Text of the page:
All this massive spending has stabilized the economy and with some natural and base level of economy, people have perceived this to be the beginning of improvement. This is flawed logic. Getting worse at a declining rate is natural. Some are buying stocks because they fear inflation. Inflation is a falling dollar. When the dollar falls it tends to drive prices up. But we can see that prices of necessities are going up while prices of discretionary things are going down. This is natural as disposable income falls and the savings rate rises. Additionally, I think they don't quite understand how "inflation" is created. To "inflate" or devalue the dollar precipitously, you need a fractional banking system to lend money and consumers to borrow it. Without that you have no multiplier effect.

With mortgage rates up 100 basis points in 2 weeks (as a result of trying desperately to print enough money to reflate), and with a now required 20% down, few people can afford a mortgage given their negative equity and high debt. The money "supply" is egregious (the government bailing out banks and stuffing them with cash), but the velocity of money has come to a standstill (people aren't in any shape to borrow it). I heard a Fed official say that a jobless recovery is possible. I suppose it is, but I will tell you it can only occur if productivity is rising. So while not lying, he isn't telling the truth, or he doesnt understand it. Berries call productivity higher when it is driven by leverage.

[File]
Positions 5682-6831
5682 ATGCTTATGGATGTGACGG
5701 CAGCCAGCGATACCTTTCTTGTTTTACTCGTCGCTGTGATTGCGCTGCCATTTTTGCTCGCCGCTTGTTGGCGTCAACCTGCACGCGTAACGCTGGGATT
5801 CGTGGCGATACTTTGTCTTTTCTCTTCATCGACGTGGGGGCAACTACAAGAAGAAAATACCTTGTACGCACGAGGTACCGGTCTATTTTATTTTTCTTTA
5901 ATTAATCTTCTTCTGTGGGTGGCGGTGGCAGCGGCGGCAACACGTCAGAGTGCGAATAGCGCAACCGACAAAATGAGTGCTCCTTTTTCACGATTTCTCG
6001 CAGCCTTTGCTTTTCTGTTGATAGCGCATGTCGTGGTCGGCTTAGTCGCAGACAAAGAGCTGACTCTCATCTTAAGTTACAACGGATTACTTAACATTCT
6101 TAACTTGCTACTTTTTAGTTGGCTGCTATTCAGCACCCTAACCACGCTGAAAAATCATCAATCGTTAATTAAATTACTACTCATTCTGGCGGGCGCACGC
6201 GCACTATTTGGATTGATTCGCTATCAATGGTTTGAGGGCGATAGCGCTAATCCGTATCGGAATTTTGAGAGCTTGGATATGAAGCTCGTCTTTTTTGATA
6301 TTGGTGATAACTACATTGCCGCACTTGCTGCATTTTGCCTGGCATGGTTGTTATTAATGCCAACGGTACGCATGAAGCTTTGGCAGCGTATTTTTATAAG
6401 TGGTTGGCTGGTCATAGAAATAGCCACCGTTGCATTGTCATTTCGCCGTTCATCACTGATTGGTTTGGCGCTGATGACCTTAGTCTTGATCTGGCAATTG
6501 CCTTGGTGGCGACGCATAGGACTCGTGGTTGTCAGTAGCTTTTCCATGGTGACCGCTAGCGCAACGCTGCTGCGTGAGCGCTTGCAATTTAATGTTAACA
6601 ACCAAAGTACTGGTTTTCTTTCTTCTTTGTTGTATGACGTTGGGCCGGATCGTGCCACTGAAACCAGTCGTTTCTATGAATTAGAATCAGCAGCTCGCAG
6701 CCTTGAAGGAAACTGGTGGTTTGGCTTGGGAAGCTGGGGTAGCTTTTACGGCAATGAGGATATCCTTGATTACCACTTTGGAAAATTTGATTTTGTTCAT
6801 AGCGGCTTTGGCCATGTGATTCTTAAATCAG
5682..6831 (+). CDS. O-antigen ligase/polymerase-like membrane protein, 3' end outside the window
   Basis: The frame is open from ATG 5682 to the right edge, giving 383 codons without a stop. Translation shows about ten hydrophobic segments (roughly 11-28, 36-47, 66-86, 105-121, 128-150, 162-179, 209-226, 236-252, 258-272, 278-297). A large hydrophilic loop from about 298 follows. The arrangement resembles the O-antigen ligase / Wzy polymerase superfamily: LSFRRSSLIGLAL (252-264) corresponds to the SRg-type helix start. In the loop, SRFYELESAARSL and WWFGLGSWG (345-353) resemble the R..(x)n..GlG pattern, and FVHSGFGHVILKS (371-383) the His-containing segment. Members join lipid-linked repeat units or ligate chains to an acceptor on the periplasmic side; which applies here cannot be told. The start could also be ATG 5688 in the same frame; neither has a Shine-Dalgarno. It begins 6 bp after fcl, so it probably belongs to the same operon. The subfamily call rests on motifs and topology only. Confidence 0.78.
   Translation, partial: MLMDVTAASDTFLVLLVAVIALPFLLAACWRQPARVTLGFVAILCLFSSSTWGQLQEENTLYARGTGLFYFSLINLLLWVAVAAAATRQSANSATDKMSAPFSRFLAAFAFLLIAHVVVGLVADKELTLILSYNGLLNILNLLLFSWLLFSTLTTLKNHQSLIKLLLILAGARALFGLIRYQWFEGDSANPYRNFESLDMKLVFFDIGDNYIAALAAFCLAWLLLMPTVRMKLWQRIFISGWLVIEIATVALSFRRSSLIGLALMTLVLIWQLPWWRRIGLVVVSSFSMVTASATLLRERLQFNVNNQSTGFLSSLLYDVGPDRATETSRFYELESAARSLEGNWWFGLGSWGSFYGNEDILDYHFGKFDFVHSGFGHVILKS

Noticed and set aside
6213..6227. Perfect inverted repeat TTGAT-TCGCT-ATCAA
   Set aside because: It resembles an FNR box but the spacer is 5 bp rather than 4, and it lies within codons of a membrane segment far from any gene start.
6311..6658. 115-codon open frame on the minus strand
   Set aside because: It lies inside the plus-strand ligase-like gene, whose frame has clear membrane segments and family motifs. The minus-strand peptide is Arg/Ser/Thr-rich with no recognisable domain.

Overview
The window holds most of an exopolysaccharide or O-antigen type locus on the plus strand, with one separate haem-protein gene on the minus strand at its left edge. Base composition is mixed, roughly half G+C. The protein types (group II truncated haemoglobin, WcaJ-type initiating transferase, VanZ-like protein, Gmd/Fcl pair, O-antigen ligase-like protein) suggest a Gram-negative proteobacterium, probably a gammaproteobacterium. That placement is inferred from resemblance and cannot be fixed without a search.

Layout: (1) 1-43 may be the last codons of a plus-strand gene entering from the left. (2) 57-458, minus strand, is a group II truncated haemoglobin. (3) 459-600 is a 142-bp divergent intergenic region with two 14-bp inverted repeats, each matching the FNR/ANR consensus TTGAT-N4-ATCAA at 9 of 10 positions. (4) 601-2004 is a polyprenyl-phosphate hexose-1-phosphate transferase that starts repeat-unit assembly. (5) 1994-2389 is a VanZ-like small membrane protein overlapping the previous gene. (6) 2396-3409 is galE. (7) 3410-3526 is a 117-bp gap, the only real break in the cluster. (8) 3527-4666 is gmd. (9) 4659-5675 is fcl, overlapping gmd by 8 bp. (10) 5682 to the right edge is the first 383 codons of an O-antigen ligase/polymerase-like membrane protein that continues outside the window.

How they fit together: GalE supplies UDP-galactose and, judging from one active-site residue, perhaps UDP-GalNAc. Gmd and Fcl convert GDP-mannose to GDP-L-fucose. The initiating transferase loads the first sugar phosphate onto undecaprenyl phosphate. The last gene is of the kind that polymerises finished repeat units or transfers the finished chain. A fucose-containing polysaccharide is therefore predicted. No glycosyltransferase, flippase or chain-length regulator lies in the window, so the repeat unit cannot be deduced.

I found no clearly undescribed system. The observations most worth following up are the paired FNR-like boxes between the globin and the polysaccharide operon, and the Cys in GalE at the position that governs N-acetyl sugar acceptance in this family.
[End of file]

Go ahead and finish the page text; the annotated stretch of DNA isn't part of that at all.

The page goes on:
For example, a company can make more money per employee if they lever their balance sheet, at least temporarily. But leverage creates risk -- or havent we learned that lesson yet? Real productivity is driven by technology and system advancement, not by more leverage. That may or may not come but it is not a function of leverage and government spending, which in fact tends to reduce, not increase it. The US economy has a serious problem, one which I've talked about many times: too much debt. The government is merely trying to shift financial debt (forget consumer debt) to public debt. They're merely shifting the costs from us to our children. Todays politician seeks short-term solutions at the expense of the long term. Shouldnt it be the other way around? Risk is very high.